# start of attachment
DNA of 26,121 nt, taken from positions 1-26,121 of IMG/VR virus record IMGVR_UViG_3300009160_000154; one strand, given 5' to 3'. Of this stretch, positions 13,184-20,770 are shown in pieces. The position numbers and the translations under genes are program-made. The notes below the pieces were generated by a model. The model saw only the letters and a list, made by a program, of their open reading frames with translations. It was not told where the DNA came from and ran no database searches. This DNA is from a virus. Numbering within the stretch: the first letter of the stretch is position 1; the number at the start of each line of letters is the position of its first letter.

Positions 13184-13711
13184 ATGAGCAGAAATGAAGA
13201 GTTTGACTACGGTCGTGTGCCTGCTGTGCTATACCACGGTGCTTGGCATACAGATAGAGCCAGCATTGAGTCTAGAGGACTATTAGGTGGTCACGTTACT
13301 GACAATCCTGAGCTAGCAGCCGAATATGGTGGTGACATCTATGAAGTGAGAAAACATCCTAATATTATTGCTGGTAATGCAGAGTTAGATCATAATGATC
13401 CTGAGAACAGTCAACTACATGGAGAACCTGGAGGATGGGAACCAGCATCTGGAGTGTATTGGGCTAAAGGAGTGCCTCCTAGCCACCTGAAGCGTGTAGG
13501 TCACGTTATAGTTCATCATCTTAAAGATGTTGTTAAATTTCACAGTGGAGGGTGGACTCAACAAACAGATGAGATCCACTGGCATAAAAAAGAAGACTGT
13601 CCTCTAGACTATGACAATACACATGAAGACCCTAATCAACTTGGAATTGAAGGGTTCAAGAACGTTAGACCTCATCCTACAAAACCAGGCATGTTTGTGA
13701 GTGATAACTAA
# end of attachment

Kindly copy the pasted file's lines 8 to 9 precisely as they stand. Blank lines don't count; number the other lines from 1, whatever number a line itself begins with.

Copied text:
13601 CCTCTAGACTATGACAATACACATGAAGACCCTAATCAACTTGGAATTGAAGGGTTCAAGAACGTTAGACCTCATCCTACAAAACCAGGCATGTTTGTGA
13701 GTGATAACTAA